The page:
In other words: faith is simply a matter of which tragedies happen and which don't. I'd like to think this was a commentary on the arbitrariness of belief in "answered prayers," but Shyamalan has plotted the resolutions so tightly that there's no room for doubt. The movie remains a storytelling-by-numbers outline, straight from a story-structure manual.
I like, too, that it takes the deaths of thousands (millions?) from an alien invasion of earth to restore Graham's sense that life has meaning and get him to return to his old job. (Proportion, please!) The existence of accidents, coincidence, randomness, was too much for his faith to handle. But if, in retrospect, it turns out that his wife's death was actually Part of God's Plan -- a sacrifice that helped give him the idea to tell his brother to beat on the alien with a baseball bat -- then that's enough to confirm his faith in God's Plan. As long as he can believe that God is responsible for tragedies and miracles alike, that's a reason to have faith! (I like to imagine what Buñuel could have done with this material.) In "Signs," however, all you can see is the hand of Shyamalan playing God.
I'm trying to decide if "Signs" is one of the most immoral films I've ever seen (treating faith as story structure), or just one of the most puerile and schematic. "The Prestige" has a similar jigsaw-puzzle structure but lacks a point of view -- not even one as tritely rigged as Shyamalan's. The story concerns rival magicians, Alfred Borden (Christian Bale) and Robert Angier (Hugh Jackman), who employ nefarious means (aka dirty tricks) to discover each other's secrets and undermine each other's lives and careers.
The title, Cutter (Michael Caine) explains in the opening monologue, is the third part of a magic trick, after the Pledge (the magician presents something "ordinary") and the Turn (the magician makes it do something extraordinary -- like disappear). The Prestige is the final reveal, in which the trick is completed. It's not enough, for example, to make something disappear; to complete the trick, the magician must make it reappear.
Nolan makes some odd directorial choices, sometimes actually cutting during an onstage magic act -- which, of course, destroys the spacial integrity necessary to sustaining an illusion. (Isn't that what CGI is for?) At the end, when he shows us how the big tricks were really done, he uses a few unbroken takes -- and that's where the cheat comes in. Just as "Signs" requires an alien invasion to restore one man's faith in the Almighty, "The Prestige" -- which is ostensibly about prestidigitation -- turns out to be as much a piece of science-fiction as "Signs." Both movies (and here come the spoilers again) are so insistently literal: Yes, the aliens are real; yes, the transported man trick is a trick -- but only because both magicians use doppelgangers! As Matt Zoller Seitz said in a Facebook comment after seeing Nolan's "Inception": "A filmmaker as prosaic and left-brained and non-visual as Nolan should not be making a film about dreams and dreaming." Nor about magic, either. But, looking back, Ty Burr of the Boston Globe may have had the most penetrating summary: "It's like 'The Illusionist' crossed with a really hard Sudoku." (Want to see a good, fun movie about magic that is, itself, a nifty piece of misdirection and an examination of fakery? Check out Orson Welles "F for Fake," released in the US in 1977.)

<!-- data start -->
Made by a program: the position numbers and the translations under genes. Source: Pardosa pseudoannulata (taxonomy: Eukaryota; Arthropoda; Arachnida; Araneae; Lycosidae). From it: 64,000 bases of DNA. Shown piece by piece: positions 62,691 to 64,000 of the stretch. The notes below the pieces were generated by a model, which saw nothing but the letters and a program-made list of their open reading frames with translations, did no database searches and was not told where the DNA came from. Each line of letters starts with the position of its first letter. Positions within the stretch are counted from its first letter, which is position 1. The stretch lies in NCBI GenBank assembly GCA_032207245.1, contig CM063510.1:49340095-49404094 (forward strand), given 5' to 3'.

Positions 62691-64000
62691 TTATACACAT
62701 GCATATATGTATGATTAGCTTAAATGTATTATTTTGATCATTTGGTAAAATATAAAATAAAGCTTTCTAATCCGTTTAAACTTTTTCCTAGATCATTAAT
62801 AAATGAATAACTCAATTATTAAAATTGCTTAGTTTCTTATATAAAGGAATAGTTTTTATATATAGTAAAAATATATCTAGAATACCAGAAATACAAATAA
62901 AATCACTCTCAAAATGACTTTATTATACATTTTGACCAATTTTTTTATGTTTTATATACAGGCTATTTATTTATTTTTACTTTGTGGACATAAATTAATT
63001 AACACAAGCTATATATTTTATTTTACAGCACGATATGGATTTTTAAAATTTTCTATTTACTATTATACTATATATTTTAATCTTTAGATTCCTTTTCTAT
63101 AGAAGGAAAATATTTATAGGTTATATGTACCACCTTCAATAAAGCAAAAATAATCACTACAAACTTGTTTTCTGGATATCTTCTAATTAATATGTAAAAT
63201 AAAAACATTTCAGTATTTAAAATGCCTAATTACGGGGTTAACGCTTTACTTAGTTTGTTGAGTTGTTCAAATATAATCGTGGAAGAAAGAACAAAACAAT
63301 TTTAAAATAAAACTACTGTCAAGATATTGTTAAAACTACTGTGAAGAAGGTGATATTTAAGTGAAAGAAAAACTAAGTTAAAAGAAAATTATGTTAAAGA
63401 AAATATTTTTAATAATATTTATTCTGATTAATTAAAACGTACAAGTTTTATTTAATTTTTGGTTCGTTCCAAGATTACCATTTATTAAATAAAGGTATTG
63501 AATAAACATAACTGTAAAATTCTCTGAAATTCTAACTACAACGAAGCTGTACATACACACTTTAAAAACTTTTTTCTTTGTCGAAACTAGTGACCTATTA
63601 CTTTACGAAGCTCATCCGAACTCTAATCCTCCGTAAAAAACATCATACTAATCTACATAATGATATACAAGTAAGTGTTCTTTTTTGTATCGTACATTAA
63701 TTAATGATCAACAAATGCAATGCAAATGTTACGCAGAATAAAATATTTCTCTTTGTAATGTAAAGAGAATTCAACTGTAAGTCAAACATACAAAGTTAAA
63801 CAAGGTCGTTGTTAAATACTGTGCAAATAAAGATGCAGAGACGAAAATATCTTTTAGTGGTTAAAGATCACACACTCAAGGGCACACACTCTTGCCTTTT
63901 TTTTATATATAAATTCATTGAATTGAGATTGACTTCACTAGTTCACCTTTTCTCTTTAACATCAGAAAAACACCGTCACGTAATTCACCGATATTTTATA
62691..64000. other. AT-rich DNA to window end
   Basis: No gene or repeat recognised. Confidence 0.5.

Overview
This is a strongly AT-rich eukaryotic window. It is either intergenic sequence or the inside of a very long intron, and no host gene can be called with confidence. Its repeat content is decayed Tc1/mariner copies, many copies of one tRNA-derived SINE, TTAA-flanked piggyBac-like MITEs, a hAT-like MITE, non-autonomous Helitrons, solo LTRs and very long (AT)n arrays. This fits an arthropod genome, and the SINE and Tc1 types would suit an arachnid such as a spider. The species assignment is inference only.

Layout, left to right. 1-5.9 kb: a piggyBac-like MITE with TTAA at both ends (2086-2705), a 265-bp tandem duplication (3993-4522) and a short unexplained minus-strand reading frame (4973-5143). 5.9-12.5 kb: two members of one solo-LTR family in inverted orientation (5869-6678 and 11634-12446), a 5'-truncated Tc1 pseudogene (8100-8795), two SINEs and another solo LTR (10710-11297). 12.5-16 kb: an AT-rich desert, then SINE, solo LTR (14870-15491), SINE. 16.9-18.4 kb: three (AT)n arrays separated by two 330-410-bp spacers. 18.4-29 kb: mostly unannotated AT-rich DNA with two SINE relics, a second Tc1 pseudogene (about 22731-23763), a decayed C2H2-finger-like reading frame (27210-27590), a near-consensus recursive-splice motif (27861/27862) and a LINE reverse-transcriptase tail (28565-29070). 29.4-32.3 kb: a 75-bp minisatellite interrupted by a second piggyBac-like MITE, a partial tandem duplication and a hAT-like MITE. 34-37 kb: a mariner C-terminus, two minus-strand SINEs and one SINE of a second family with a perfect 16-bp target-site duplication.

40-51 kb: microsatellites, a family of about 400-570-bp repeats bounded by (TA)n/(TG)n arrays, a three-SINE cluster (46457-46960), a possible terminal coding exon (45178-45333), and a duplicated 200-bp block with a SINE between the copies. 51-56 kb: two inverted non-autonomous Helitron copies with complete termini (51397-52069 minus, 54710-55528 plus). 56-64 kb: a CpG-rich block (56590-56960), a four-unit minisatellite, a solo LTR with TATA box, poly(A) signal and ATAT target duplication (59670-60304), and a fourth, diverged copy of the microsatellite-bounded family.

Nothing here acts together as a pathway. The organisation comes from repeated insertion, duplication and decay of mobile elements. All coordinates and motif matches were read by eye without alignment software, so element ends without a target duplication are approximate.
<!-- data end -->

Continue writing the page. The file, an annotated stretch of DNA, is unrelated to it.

I kept hoping against hope, as the movie came to an end, that Nolan wouldn't insist on one unimaginative supernatural reading -- but there's no denying the final shot. It's a deus ex machina that Explains Everything by making a sudden, desperate leap into fantasy -- as if the writers had written themselves into a box and found they could not explain their way out any other way than by suspending the laws of the physical world. In retrospect, I think I now have a better understanding of the outlaw Joker's superhuman abilities to stage seemingly impossible tricks and illusions in "The Dark Knight," while Batman has to rely on technology and the laws of physics: Nolan doesn't feel he has to play by the rules of the worlds he presents to us. If he needs to momentarily reach outside the movie's reality to make something happen, he goes ahead and does it -- making the impossible possible just to wrap up this particular story. I would have had more respect for a film that either respected its own internal logic (and its audience), or that left a little more room for ambiguity and mystery. Literalism in fantasy is a terrible combination.
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* I fondly recall Manohla Dargis's Cannes report on "The Host" (2007), which she said "has been alternately described as a monster movie and a science fiction thriller, but is also a comedy, a family drama, a political critique and, at times, a seriously scary freak-out. Mr. Bong can shift moods and tones on a dime, and when the loudly appreciative audience wasn't laughing at the witty dialogue it was shrieking at tensely wound scenes as effective as any in Steven Spielberg's 'War of the Worlds.' " That's a pretty good description of what Shyamalan is going for in "Signs," but wasn't able to pull off.